When I got my first big-kid job, I took most of my savings from over four years of nannying and bought a used car with cash. Seven years of hard commuting later and that car was a thirteen-year-old dinosaur with over 300,000 miles on it begging to be put out of its misery.

When I refused to let the poor thing die with dignity (because I definitely didn’t plan to buy a new car while in the middle of Operation Student Loan Decimation), it made the decision for me and offed itself.

I didn’t have enough cash saved up to buy a new car without a loan because I’d been spending every last shining penny on my student loans at the time. This process had drained all but a minimal emergency fund dry, so buying a new car with cash was out of the question.

And making my forty-mile round trip commute by bus was actually more expensive than driving: four hours and $10 a day, to be exact.

So I needed to buy a new car. Here’s what I learned from the process.

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Hold your lectures, bikevangelists.

The Joys of Getting Around Without a Damn Car

Loyal citizens of Bitch Nation, I have a confession to make.

I fucking hate driving.

It’s tedious and boring. It takes up time I could spend in other ways. It raises my blood pressure because everyone else is a really fucking bad driver but definitely not me I’m perfect. Cars are noisy, dirty, and expensive. And I’m expected to follow the rules of the road when I just wanna be all

So yeah. Me and cars? We don’t get a long.

And I’m not alone. Haunt the halls of lifestyle blogs and personal finance advice long enough and you’ll run into people who have gone to great lengths to go without driving.

Living a carless lifestyle is entirely possible for a lot of us, and the joys and benefits are many. Getting around without a car saves you a trunkload of cash (see what I did there?), it’s better for your health, and it’s better for the environment. It can even save you time, in certain circumstances.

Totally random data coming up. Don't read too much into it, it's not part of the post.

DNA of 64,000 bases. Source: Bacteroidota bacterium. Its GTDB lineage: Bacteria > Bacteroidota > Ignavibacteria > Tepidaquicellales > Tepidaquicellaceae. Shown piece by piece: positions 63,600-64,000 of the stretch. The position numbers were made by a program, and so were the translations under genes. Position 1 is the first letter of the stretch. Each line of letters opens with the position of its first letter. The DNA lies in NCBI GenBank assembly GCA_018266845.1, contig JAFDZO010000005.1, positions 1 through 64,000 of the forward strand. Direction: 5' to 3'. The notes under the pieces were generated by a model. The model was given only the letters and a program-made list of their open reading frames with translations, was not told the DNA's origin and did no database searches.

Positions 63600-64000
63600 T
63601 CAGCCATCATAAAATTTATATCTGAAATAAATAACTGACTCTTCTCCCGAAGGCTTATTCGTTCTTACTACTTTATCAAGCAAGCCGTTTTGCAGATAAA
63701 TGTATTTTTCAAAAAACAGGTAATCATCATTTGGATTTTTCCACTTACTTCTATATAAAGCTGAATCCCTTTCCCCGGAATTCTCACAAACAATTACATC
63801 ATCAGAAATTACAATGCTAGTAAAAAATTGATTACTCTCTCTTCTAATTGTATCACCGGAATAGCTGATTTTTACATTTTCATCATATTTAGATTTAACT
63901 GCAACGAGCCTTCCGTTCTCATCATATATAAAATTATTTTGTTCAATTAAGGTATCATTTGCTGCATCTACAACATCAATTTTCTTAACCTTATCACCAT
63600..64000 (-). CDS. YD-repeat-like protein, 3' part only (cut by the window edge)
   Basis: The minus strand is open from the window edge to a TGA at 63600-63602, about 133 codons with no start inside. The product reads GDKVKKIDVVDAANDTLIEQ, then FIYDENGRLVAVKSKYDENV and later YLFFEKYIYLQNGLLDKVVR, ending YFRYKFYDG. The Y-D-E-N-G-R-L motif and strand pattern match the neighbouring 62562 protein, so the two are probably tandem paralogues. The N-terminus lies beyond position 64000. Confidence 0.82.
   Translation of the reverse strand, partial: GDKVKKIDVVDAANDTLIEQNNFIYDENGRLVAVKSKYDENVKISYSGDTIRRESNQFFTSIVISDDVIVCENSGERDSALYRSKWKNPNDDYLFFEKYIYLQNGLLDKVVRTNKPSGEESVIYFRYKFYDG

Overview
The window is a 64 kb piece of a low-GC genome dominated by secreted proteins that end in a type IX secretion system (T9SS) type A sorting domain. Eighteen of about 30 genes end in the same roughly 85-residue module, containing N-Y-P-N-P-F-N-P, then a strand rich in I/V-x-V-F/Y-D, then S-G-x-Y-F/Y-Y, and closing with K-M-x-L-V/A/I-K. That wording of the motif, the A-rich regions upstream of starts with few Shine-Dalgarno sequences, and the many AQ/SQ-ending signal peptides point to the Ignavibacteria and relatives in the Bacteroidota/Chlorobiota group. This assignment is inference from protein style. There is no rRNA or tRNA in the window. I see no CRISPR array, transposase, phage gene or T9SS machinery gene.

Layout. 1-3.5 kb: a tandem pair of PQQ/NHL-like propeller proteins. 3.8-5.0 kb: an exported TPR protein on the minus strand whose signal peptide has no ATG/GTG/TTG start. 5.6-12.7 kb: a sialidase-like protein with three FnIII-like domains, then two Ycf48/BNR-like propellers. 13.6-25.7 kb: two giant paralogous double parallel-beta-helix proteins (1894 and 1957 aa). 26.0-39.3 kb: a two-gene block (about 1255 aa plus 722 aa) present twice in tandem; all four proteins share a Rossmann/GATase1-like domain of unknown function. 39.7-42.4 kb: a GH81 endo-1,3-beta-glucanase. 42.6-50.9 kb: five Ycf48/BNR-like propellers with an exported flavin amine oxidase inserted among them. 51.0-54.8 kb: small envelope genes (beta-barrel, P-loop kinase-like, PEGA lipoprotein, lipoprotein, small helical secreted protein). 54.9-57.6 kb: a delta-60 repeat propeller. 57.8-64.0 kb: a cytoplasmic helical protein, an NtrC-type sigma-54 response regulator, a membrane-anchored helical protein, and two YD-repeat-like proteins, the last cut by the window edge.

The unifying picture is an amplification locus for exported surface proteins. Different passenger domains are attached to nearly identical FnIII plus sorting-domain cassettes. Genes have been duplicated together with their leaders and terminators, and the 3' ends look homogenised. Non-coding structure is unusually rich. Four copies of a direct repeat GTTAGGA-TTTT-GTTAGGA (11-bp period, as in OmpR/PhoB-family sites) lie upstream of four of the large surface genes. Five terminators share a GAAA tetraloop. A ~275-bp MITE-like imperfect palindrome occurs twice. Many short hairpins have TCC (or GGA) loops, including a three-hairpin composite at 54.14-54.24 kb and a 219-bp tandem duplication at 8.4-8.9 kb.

Below I examine the joys and practicalities of carless modes of transportation. It’s by no means a complete list, so I encourage class participation! Tell me all about your car-free mobility in a comment.

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Fun for the whole train car!

Understand the Hidden Costs of Travel and Avoid Them Like the Plague

Like traveling ladies of yore, we daintily but enthusiastically wave our kerchiefs to our Patreon supporters. They selected this week’s topic in our monthly donor polls, and I’m thrilled. Because I have some things to get off my chest. Other than my bra, which has already had its ceremonial end-of-day removal and flinging.

Gentle readers, I come to you straight from my biannual trip back home for Christmas.

It fucking suuuuucked.

It’s not that I hate spending time with my family (though the inclusion of the Commander in Chief in this year’s Christmas dinner prayer was more than enough to ruin my appetite). But visiting them during the holidays is an expensive logistical nightmare.

We have to buy our flights, get to and from the airport four times, feed ourselves during a long day of travel, arrange for pet care while we’re away, and even pay for lodgings and transportation once we’re there if my in-laws are inexplicably remodeling the house again during our visit.